Back in 2018, the U.S. Census Bureau made headlines with a series of shocking population projections, including a rise in the ratio of older to working-age adults. The Census Bureau predicted that by 2020, our country would have approximately 3.5 working-age adults for every person of retirement age. Now that 2020 is here, financial advisors can take steps to position themselves as more valuable partners to both of those age cohorts by empowering them to calculate, and plan ahead for, their expenses in retirement with greater precision.
As more baby boomers reach age 65, and lifespans continue to increase, one of the biggest concerns for retirees and workers alike is the cost of health care during retirement. Fidelity’s most recent annual Retiree Health Care Cost Estimate predicts that a 65-year-old couple retiring in 2019 could spend up to $285,000 on health care and medical expenses throughout their retirement years, up from the $280,000 estimate in 2018. Fidelity also estimated that single men and women who retired last year may incur up to $135,000 and $150,000, respectively, in health care and medical expenses in retirement.
The capability to work with clients to determine how much they will likely need to cover health care costs in retirement, given their individual circumstances, goals, family health history, etc. — and then incorporate this data into a detailed financial plan that shows clients how they can save to meet both health care expenses and their life/financial goals in retirement — is a key competitive differentiator for advisors.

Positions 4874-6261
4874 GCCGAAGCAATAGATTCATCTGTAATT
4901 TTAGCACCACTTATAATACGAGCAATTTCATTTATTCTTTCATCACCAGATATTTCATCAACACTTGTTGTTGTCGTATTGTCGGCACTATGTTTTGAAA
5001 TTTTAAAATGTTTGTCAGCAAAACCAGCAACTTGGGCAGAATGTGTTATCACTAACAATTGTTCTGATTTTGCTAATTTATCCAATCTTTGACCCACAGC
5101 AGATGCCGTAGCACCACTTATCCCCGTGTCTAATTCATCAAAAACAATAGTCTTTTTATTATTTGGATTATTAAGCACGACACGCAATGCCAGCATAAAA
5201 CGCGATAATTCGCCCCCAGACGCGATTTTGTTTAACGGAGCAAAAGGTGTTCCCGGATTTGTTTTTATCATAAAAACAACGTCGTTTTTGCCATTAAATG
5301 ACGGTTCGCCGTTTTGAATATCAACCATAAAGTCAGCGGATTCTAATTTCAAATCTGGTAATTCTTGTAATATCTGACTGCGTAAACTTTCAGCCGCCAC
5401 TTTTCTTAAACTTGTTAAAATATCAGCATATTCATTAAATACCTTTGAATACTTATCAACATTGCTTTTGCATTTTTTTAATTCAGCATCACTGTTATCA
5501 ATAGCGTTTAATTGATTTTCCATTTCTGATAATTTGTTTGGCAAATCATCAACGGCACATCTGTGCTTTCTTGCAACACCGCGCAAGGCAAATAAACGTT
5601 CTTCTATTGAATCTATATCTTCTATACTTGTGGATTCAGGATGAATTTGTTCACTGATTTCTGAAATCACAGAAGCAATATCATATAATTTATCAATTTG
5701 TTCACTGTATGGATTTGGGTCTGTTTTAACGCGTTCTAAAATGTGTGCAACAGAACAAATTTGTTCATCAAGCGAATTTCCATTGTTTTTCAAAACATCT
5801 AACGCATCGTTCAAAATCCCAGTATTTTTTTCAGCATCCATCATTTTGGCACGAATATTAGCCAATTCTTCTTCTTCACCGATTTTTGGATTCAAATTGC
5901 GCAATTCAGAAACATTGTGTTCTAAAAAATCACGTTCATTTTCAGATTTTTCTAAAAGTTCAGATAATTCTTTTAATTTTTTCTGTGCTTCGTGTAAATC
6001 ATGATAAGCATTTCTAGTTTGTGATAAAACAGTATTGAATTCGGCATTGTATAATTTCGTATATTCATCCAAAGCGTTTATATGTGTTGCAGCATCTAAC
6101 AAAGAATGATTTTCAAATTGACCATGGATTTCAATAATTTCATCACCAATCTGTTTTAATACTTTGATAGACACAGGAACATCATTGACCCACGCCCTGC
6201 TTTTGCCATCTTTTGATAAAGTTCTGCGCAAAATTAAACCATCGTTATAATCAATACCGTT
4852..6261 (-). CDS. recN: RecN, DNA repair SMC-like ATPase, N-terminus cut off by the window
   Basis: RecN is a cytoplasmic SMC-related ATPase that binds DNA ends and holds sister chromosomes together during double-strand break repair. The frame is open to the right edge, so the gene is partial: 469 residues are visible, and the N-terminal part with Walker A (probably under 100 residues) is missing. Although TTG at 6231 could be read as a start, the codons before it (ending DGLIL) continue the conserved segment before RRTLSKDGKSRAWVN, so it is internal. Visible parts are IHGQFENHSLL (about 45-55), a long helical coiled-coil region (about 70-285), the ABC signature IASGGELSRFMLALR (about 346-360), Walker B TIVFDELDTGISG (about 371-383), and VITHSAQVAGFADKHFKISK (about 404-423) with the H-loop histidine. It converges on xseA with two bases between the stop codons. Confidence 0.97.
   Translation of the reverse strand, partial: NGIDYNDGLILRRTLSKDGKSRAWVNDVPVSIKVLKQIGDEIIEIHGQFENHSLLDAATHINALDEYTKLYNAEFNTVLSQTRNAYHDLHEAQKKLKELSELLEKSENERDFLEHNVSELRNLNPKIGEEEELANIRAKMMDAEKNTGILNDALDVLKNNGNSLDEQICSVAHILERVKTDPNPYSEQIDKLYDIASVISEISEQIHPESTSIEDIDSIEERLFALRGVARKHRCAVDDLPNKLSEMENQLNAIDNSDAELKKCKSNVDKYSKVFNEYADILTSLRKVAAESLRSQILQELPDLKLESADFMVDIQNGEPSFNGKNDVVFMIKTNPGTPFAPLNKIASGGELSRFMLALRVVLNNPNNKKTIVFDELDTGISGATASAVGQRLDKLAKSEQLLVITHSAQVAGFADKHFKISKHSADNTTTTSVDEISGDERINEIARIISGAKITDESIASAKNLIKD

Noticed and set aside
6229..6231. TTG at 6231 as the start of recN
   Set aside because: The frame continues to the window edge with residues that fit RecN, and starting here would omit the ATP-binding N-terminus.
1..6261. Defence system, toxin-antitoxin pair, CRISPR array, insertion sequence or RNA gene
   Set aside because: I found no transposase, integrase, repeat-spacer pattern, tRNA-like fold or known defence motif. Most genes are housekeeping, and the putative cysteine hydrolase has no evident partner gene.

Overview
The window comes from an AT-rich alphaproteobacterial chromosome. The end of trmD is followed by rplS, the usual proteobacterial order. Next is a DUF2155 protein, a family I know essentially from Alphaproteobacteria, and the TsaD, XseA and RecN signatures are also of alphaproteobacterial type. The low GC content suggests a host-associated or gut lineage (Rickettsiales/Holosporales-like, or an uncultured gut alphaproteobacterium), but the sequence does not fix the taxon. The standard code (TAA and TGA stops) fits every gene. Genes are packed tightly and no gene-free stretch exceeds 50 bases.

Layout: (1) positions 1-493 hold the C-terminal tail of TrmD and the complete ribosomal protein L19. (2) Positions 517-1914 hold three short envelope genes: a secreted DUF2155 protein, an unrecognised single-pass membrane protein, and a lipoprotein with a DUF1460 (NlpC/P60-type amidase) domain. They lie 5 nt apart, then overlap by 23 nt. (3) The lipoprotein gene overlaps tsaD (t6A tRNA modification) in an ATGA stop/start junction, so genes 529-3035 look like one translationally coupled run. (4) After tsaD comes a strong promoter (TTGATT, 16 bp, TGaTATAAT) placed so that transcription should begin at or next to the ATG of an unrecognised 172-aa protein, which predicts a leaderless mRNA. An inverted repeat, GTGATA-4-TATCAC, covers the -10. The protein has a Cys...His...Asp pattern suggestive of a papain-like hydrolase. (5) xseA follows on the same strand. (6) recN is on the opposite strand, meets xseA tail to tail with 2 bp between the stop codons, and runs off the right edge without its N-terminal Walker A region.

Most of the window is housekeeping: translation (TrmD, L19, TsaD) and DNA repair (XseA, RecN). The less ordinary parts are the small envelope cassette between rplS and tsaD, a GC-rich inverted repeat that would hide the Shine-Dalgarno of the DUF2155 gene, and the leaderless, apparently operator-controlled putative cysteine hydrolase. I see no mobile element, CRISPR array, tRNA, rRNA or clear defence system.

According to Fidelity, a 35-year-old couple planning to retire at age 65 in 2049 could save $287,846 by that time using health savings accounts (HSAs). Financial advisors play an important role in helping married and single clients figure out how much they personally would need to save for health care expenses in retirement in various scenarios, and enabling them to make adjustments in real time as needed.
Fidelity’s scenario requires a married couple to save $2,820 annually in a health savings account for 30 years. But depending on a 35-year-old couple’s current expenses and goals, and the health savings accounts available to them, they could save more or less over that time frame. Different market scenarios, including the possibility of serious changes to the U.S. health care system, or the necessity of using HSA savings for present medical expenses, can also affect planning strategies for covering health care costs in retirement.